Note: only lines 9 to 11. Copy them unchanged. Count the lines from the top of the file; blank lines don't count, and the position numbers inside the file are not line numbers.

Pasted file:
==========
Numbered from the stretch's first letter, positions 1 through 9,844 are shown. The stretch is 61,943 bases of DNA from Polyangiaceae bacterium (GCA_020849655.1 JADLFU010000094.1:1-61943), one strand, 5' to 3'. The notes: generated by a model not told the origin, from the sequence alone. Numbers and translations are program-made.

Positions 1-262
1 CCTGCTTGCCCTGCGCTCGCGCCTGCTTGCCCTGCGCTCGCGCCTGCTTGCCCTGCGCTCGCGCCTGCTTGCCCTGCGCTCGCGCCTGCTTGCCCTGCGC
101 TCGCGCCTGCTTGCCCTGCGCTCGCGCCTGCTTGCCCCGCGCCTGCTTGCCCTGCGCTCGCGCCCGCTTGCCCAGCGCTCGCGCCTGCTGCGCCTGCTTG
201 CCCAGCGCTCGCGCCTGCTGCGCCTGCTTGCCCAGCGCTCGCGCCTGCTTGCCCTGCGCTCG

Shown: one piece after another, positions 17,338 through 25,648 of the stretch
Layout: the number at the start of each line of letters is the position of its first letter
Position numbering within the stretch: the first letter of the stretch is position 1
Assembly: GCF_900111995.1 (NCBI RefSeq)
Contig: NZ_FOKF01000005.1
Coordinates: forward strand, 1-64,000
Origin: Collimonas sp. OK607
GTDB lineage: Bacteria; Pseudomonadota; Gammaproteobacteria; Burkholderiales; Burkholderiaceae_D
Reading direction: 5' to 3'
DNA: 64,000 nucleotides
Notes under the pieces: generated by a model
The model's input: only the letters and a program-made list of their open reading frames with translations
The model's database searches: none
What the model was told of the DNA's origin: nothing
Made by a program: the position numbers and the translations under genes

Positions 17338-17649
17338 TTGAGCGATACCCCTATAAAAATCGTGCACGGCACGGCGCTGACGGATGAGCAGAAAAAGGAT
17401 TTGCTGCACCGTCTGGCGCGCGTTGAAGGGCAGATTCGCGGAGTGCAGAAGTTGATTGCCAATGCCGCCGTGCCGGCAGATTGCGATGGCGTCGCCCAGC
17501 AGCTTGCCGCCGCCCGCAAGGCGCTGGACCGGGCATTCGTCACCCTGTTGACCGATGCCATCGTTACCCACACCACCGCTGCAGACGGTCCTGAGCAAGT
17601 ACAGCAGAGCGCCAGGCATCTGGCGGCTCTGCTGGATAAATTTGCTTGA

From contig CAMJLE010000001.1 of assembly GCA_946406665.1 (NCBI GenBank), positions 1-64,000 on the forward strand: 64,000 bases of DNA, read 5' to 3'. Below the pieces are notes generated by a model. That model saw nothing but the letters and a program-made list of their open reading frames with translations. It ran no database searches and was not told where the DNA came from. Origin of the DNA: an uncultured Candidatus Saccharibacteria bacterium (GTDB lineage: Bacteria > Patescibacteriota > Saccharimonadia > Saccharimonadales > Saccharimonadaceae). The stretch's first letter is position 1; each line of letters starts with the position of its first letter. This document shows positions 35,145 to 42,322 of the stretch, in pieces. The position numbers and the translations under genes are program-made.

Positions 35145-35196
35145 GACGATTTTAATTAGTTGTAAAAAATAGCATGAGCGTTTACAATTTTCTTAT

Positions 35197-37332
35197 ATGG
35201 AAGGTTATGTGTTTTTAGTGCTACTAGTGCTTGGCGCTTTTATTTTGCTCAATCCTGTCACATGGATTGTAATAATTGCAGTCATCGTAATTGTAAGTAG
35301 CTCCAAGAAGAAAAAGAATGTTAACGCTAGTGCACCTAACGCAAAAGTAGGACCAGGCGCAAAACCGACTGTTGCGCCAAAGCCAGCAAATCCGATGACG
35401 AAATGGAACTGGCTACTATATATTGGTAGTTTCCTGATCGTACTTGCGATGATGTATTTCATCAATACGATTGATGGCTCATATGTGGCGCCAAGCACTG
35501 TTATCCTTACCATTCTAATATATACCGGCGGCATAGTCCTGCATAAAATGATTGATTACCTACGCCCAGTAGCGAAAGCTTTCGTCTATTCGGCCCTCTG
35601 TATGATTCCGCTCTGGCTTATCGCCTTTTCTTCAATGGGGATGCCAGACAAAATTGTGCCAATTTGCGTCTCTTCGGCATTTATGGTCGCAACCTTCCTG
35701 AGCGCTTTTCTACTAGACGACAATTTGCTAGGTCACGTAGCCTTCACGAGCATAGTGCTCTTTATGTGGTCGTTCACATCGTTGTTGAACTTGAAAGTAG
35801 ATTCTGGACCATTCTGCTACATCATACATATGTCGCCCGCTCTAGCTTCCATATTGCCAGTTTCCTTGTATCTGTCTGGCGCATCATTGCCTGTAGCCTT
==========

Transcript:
Assembly: GCF_900111995.1 (NCBI RefSeq)
Contig: NZ_FOKF01000005.1
Coordinates: forward strand, 1-64,000